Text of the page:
How To Name Your Characters

It can be tough finding the right name for all of your characters, especially if you write in genres where Mary and John don’t fit well. Fantasy and science fiction come to mind, but it’s also applicable if, for instance, you’re writing historical fiction about Chinese immigrants building the railroad. Baby name websites and books are great, and I use them a lot, but they only go so far.

So what’s an author to do?

Google Translate. Really, most translation websites will do the trick, but I’ve found Google has more languages to choose from than the other sites I’ve looked at. If French/Spanish/Italian/Latin is all you need, that’s great, but most sites don’t do less common languages.

Since Eric and I are exploring our Celtic heritages, I decided to base Balphrahn on Celtic culture. That gives me Irish, Scottish, and Welsh, with options for German and French, since parts of those countries were also Celtic. I went with French for the dragon names. I used their colors, or if that was too obvious, a personality trait, and translated them. In some cases, I tweaked the spelling.

When I expanded the world, I ran into an issue with a water dragon. I didn’t think a French name would fit him, so I went back to the Celtic languages. This particular dragon is curious and a bit of a philosopher. He can throw down when needed, but that’s not his main goal. So I plugged “curious” into Google Translate and came up with Chwilfrydig*. It just fit him. For what it’s worth, I’ve been using Welsh more and more lately. Scottish and Irish usually have a word or two to offer; I’ve seen dozens of words in Welsh that mean the same thing.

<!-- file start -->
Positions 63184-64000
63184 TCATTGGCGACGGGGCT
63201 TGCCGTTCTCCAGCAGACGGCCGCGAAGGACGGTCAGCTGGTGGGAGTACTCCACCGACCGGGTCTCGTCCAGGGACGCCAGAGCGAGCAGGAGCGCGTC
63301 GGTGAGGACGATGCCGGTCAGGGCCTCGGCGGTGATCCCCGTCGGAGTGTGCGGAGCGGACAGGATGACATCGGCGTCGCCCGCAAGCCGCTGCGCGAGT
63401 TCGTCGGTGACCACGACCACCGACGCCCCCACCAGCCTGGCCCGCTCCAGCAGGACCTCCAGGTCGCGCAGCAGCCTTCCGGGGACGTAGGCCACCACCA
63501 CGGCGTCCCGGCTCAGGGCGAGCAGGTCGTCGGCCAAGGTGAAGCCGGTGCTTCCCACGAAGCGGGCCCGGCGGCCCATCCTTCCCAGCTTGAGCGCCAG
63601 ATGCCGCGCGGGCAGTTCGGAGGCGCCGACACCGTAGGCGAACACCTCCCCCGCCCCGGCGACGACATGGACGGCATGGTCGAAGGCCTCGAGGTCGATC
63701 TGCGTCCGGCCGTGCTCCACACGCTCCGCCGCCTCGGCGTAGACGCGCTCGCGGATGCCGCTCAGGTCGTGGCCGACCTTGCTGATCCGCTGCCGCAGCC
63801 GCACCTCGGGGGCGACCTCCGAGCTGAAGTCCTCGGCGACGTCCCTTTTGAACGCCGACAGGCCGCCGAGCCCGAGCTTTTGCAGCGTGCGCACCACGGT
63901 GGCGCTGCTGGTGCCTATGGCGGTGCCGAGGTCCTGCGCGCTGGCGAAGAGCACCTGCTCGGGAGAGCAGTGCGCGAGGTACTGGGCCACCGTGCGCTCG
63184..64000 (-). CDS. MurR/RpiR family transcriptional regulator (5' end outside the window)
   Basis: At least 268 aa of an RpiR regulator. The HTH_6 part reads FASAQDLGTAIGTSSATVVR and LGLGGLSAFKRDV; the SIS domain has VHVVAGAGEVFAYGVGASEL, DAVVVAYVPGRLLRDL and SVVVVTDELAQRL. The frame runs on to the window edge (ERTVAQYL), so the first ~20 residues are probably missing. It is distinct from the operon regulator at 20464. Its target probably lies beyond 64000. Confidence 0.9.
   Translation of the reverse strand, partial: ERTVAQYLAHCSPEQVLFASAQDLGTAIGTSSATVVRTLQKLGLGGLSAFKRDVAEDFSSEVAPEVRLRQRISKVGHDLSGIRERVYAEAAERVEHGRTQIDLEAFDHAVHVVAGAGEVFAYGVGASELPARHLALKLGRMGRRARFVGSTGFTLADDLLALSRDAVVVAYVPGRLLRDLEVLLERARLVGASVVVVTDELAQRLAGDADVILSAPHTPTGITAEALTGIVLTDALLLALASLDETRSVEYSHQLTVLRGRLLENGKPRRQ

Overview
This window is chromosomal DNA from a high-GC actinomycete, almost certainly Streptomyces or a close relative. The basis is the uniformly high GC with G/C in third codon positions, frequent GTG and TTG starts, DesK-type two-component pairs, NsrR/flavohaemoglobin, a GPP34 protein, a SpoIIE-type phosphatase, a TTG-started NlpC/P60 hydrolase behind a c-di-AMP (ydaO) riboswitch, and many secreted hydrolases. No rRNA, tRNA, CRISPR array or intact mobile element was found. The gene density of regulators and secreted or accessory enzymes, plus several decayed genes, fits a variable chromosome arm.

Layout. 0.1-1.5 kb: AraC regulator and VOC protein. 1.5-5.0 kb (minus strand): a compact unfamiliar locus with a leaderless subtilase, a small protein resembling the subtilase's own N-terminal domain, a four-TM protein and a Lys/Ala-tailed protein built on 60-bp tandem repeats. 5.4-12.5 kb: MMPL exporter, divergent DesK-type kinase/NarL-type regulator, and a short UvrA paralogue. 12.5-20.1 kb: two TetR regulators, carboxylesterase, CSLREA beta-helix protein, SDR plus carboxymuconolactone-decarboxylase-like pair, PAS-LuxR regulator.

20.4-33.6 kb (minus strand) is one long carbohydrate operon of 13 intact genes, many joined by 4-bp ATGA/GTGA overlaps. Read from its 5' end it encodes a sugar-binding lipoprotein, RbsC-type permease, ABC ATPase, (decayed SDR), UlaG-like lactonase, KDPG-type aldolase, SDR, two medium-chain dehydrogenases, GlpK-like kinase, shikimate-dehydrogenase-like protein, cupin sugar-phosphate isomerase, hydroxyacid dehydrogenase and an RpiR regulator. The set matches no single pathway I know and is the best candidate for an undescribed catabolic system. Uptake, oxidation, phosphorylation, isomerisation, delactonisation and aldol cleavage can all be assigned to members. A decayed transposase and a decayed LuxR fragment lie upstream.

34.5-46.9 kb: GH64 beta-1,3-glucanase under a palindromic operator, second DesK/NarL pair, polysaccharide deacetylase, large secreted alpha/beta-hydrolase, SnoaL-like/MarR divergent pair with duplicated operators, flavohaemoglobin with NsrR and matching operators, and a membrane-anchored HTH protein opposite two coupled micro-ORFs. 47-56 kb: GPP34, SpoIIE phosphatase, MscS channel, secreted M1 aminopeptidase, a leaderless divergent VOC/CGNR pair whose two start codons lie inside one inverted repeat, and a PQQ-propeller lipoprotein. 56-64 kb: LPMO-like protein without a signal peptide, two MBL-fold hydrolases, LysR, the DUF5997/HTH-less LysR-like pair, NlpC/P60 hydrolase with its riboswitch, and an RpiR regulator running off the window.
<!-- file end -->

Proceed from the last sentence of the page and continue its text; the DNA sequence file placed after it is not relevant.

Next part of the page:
What tricks to you use? Have you used this method?

 

*If you don’t read Welsh, it’s pronounced Sh-will-fri-dig. Google Translate told me that, too.

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One comment on “How To Name Your Characters

  1. Jean says:

    I haven’t used that method yet, but it sounds like a good one. Thank you for providing the pronunciation for Chwilfrydig. Once I see that, it seems obvious. It wasn’t before.

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